In 2019, the government is expected to launch a small-scale trial for the supply of cannabis to so-called coffeeshops. The trial will involve a closed supply system to coffeeshops through growers with a special licence. The cannabis will be subject to quality controls. The closed system will exclude criminal activity from the supply chain. See Cannabis cafe (coffeeshop)
Under the new budget the use of mediation in court cases is due to be expanded in criminal law. Mediation can have a positive effect on settlements in court cases, which is why the Dutch government wants to promote out of court settlements, both with or without intervention by a mediator. No date has been set for the implementation of this measure yet. See Arbitration, binding advice and mediation
In 2019 the Dutch government will invest heavily in tackling cybercrime. The threat of cybercrime is a fast-growing and serious problem, both inside the Netherlands and beyond. The magnitude and severity of its consequences should not be underestimated. Therefore, under the new budget the government proposes an integral approach to tackle the problem of digital theft (for example identity theft, data theft), extortion, fraud, cyberattacks on websites, and industrial espionage. See Preventing and fighting crime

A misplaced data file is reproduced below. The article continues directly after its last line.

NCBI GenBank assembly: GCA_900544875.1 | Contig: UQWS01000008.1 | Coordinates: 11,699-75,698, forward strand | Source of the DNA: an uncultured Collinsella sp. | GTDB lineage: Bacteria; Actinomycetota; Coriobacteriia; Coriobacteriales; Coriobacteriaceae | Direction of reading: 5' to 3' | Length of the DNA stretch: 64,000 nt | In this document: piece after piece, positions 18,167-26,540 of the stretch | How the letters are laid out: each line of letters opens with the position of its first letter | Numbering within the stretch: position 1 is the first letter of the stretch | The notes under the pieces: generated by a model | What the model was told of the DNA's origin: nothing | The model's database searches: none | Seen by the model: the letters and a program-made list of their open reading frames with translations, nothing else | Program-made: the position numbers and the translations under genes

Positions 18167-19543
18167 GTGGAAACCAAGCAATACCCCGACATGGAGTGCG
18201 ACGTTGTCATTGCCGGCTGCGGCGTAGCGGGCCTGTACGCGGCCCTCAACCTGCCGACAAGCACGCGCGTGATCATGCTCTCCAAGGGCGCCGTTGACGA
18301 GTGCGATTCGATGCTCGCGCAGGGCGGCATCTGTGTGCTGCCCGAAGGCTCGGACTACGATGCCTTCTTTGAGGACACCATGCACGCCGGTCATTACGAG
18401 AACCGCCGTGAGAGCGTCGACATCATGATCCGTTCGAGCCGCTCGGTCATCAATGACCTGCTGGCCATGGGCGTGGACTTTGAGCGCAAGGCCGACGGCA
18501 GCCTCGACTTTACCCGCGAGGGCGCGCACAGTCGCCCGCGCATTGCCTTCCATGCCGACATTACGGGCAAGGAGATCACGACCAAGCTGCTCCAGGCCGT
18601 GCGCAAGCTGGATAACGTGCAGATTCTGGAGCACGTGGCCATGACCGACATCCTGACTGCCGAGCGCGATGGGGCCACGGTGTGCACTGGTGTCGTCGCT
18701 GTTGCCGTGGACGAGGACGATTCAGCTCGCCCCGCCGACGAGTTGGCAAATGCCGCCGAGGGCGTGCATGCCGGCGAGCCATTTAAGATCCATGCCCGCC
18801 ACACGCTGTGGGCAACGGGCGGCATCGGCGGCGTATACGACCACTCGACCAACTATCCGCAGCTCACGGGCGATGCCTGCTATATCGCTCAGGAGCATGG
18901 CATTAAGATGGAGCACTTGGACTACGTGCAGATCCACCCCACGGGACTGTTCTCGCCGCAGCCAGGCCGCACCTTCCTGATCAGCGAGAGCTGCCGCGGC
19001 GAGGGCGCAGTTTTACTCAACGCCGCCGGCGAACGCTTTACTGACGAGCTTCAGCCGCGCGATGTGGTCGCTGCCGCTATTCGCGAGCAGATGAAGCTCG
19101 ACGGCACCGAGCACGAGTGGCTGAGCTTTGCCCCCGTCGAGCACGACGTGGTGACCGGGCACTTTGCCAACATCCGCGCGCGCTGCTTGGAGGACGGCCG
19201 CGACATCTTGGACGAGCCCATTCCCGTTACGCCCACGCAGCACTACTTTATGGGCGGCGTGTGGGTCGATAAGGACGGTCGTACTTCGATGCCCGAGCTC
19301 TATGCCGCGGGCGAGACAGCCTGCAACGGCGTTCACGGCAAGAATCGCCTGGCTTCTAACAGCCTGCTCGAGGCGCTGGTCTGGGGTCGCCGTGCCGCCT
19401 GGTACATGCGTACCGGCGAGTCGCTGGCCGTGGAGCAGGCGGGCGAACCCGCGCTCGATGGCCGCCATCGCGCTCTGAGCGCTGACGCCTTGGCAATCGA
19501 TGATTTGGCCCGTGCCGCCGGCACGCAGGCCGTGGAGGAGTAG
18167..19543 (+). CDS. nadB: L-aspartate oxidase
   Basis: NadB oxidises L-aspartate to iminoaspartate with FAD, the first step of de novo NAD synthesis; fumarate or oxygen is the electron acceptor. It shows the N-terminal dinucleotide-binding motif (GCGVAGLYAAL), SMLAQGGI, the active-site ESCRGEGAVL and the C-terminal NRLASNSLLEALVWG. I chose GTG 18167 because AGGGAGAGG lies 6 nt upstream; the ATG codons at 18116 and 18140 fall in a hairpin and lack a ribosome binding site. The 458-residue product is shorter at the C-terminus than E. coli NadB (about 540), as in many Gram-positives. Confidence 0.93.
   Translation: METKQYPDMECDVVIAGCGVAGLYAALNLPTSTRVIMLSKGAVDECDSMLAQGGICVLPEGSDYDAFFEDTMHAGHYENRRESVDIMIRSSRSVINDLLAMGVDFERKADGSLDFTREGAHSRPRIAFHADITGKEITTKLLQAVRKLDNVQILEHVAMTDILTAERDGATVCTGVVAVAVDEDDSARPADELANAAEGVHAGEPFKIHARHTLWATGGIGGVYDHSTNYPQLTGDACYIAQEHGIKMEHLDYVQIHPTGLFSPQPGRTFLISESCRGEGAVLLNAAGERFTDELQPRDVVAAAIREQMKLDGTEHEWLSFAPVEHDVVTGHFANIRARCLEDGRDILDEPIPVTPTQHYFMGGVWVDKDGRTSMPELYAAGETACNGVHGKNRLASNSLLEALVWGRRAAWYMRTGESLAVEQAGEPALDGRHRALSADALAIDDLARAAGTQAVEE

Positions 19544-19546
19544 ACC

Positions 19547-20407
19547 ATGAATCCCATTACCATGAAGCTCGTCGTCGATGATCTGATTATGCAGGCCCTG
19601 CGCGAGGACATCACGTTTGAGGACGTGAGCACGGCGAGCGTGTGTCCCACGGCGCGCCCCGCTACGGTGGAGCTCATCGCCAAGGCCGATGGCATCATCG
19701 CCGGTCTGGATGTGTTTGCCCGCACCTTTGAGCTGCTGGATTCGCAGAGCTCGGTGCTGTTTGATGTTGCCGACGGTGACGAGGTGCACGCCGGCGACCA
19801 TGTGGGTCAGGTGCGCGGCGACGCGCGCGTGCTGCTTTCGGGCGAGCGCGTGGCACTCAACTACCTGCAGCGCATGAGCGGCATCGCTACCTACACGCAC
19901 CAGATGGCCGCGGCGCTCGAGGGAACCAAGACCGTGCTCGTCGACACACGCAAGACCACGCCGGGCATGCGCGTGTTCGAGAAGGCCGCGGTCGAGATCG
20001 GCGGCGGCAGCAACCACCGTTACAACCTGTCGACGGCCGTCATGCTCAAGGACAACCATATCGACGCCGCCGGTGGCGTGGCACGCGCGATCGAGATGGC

Running your business, personnel
As of 1 January 2019, the next of kin of victims of incidents (for instance: industrial accidents) for which you as entrepreneur are liable, will be entitled to compensation. The victims must have either suffered serious and lasting bodily harm, or lost their lives, in the incident. Next of kin relatives are: the victim’s partner, children, stepchildren and parents. Depending on the situation, the compensation will amount to between €12,500 and €20,000, payable by the liable party. See Reporting industrial accidents
From 1 January 2019, the paid paternity leave for your employees is extended to a week, and they can take up to five weeks unpaid leave. Also, employees who adopt or foster a child will be entitled to longer adoption or foster parent leave. The leave is to increase from 4 to 6 weeks. See Leave schemes
As of 1 April 2019, shop owners will no longer obliged to adhere to changes to obligatory opening hours made without their prior consent . If you are a shop owner who has signed a contract to open during evening shopping, you will be obliged to stick to this arrangement. See trading hours.
More opportunities are to be created for trial periods to make it more attractive for employers to offer a fixed contract rather than a flexible one. See trial periods.
Fixed and flexible contracts are to be brought in line with one another with regard to transition payments to make it more attractive for employers to offer a fixed contract rather than a flexible one. See transition payments.
Cumulative grounds for dismissal is to be added to the list of reasonable grounds for dismissal to make it more attractive for employers to offer a fixed contract rather than a flexible one. See dismissal procedures.